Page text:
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Ask the EcoGeek: Muscle Power


Instead of solar and legally purchase viagra wind power to supply to your own house - which are both weather dependent - has anyone thought about systems that might require some actual work, but provide a usable amount of power?

I was thinking, what if each member of my family carried a 40lb bag up 3 floors and hung it on a hook that was connected to a generator; would an effort like that actually provide a significant amount of energy? Just a thought.
Regards,
Jens, London

Oh Jens...you don't even know what you've done! Your question is totally a word problem from a physics exam. And as much as this will likely frighten most people reading this, I'm going to http://www.asian-americans.com/buy-viagra-online-without-a-prescription treat it as such.

If 120 lbs is lifted thirty feet and then allowed them to drop slowly over twelve hours, how much energy will be produced?

120 lbs * 30 ft = 3600 ft/lbs = 4880 joules = 1.356 watt hours / 12 hours = 0.113 watts.

So, in answer to your question, no, that would not provide a significant amount of electricity. In fact, in order to power one 60 watt equivalent CFL for twelve hours, each member of your family would have to march up the stairs about ten times.

But that doesn't mean that you don't have an excellent point. Every person is a magical little energy factory. Whataburgers go in...watt hours come out, and it is possible to harness that energy.


Continue Reading

Some schemes in converting muscle power to electric power even seem pretty intelligent. A gym in Hong Kong has hooked its treadmills to a battery bank, using the energy of its clients to power the lights. A subway in Japan harnesses the energy used by people walking through turnstiles to power lights. And we've all seen various gadgets that can be shaken, squeezed, cranked or yanked to generate the cialis canada price juice that makes them work.

But a more personal and powerful option for a muscle-powered home is low cost cialis a pedal generator. Basically, it's just your average exercise bike, except there's a generator on the inside. The maximum output for a toned adult would be about 500 watts, but a sustainable level for someone like me (who's eaten his share of Whataburgers) is more like 150 watts. Amazingly, this would be enough to power both of my laptops, two CFL light bulbs and my cell phone charger for as long as I kept pedaling.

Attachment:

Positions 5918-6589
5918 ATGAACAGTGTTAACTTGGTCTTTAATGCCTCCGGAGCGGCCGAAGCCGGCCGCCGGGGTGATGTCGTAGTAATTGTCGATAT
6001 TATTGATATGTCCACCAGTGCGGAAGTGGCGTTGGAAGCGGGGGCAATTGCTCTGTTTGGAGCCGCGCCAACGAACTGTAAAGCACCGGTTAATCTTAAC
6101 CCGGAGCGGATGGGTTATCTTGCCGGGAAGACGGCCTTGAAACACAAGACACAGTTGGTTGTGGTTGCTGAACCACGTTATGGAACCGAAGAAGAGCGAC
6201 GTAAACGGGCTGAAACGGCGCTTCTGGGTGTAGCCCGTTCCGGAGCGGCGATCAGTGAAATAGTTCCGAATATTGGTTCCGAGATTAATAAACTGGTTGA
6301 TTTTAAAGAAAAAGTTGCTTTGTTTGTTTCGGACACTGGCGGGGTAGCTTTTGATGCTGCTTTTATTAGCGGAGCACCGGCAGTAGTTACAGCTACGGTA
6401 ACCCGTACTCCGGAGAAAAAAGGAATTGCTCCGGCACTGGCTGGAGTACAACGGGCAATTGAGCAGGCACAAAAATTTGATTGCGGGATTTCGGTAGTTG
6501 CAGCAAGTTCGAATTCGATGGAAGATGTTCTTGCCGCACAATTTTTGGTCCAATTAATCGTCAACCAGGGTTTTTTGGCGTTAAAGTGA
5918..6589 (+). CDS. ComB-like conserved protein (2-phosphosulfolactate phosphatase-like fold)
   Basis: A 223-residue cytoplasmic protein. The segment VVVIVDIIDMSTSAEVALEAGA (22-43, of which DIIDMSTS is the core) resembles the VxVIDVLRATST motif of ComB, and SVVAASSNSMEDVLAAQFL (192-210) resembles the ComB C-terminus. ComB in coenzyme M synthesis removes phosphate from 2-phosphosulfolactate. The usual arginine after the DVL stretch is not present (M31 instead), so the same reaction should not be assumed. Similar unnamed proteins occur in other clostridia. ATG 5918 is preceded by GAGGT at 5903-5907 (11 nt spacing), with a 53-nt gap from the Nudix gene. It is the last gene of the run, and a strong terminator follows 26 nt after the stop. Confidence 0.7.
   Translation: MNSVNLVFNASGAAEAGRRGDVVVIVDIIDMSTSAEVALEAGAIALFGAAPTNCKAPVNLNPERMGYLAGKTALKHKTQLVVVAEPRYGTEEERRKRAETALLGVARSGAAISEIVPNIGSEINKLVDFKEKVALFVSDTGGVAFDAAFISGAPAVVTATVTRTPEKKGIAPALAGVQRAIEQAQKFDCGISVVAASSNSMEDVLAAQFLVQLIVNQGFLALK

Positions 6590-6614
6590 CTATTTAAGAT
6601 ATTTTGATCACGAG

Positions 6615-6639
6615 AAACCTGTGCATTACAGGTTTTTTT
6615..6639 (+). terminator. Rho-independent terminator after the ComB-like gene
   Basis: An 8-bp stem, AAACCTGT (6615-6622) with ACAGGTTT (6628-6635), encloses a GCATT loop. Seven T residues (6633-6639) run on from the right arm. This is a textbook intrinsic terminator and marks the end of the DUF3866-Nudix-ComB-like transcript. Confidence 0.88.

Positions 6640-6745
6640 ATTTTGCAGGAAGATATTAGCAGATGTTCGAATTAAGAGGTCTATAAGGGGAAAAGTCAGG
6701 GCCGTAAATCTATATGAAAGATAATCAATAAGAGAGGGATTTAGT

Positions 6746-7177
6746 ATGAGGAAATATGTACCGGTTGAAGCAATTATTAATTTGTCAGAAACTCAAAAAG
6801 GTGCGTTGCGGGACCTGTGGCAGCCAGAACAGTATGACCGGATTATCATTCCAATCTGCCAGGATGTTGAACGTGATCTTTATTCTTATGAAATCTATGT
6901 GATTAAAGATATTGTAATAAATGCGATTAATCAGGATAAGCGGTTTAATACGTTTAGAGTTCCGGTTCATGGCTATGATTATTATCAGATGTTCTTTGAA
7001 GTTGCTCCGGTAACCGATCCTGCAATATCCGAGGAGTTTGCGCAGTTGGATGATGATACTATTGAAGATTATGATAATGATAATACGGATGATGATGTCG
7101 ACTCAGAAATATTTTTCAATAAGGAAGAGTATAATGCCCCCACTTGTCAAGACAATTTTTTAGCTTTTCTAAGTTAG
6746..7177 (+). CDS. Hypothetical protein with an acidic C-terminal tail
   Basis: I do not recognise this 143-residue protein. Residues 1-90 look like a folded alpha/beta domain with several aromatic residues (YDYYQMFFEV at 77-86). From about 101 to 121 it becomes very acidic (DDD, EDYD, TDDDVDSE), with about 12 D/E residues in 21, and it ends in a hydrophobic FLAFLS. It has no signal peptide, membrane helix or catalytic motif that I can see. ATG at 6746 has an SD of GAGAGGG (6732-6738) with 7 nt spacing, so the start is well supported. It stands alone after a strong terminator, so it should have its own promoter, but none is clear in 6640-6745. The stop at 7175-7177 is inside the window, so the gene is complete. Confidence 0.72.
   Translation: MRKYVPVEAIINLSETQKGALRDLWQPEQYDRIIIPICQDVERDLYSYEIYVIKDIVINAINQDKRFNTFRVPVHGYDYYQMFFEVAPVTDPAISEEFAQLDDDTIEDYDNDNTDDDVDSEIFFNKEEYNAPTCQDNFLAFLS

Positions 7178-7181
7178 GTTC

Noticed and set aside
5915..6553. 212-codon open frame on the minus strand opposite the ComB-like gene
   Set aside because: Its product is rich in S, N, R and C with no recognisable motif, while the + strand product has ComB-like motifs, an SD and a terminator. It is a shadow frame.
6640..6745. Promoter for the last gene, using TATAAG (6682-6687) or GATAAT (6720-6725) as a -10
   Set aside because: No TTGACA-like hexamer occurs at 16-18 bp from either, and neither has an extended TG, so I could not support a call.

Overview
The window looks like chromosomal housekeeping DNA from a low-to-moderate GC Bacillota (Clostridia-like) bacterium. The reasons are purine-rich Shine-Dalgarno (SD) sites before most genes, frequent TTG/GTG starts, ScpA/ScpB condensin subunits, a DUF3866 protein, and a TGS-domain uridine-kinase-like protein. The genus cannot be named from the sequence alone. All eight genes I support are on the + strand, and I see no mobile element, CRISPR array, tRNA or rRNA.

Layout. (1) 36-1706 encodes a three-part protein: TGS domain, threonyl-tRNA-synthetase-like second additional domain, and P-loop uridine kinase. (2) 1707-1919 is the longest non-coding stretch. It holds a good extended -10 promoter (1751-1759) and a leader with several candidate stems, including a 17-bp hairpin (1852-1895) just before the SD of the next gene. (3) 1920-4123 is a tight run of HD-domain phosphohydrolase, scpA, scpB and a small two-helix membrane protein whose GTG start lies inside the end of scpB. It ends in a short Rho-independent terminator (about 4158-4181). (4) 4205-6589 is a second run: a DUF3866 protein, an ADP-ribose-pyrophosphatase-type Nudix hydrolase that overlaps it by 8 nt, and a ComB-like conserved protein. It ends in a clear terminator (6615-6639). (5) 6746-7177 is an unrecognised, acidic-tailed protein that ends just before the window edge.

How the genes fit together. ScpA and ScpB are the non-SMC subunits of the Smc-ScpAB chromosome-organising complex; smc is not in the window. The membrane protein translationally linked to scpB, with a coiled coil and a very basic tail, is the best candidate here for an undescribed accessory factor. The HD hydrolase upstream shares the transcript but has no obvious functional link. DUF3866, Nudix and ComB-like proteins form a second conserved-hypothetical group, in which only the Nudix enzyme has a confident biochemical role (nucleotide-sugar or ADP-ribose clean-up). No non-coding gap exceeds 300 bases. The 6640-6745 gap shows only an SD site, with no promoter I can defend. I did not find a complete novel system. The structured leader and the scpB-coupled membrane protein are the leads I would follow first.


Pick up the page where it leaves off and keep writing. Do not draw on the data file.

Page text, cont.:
There are two problems though. First, no one can pedal forever. And second, they're not yet selling pedal generators at your local hardware store. But if you can get your hands on one, like the $230 pedal-a-watt bike-to-generator conversion kit, you could easily lower your electric bills, or charge an emergency backup battery, and become a healthier EcoGeek at the same time.

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Comments (12)Add Comment
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Task sharing.......
written by rob, July 06, 2007
The pedal generator option could be feasible, if you have several children, or grandparents living at home.
You could finally get a return, for them eating you out of cheap viagra overnight delivery house and home.
Picture the scene:
Kids and grandparents chained to pedal generators in the cellar. Peace and quiet upstairs, helping to save the planet and viagra on line sales no more electric bills.
;D
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RE: Task sharing.......
written by Niels R., July 06, 2007
Rob,

I suppose you'll have to do cialis samples your share too. Remember when you've been eating at your parents house ;)

Anyways... If they have a conversion kit for a rowing machine, that would be a great addition for me. I always row in front of the http://seyonic.com/herbal-alternative-to-viagra television :)

Greetz,
Niels R.

PS: Cool website!
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Task sharing
written by Leon, July 06, 2007
why don't more gyms hook up their treadmills, bike machines and rowing machines to back up batteries?

i spend 5 min on a rowing machine and generate about 65 watts!!
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Again with the math ...
written by Jason Olshefsky, July 06, 2007
The original post was for 3 trips of 40 pounds each, not one trip of 120 pounds. But (for convenience, I assume), you've merged them together. Assuming a 60W-equivalent CF light uses about 11 watts (although it seems box-stores sell nothing but 13-watts and more) then that's 100 times more than the 12-hour average you calculated. Factoring in the 3 x 40 original, and it's 300 trips with 40 pounds.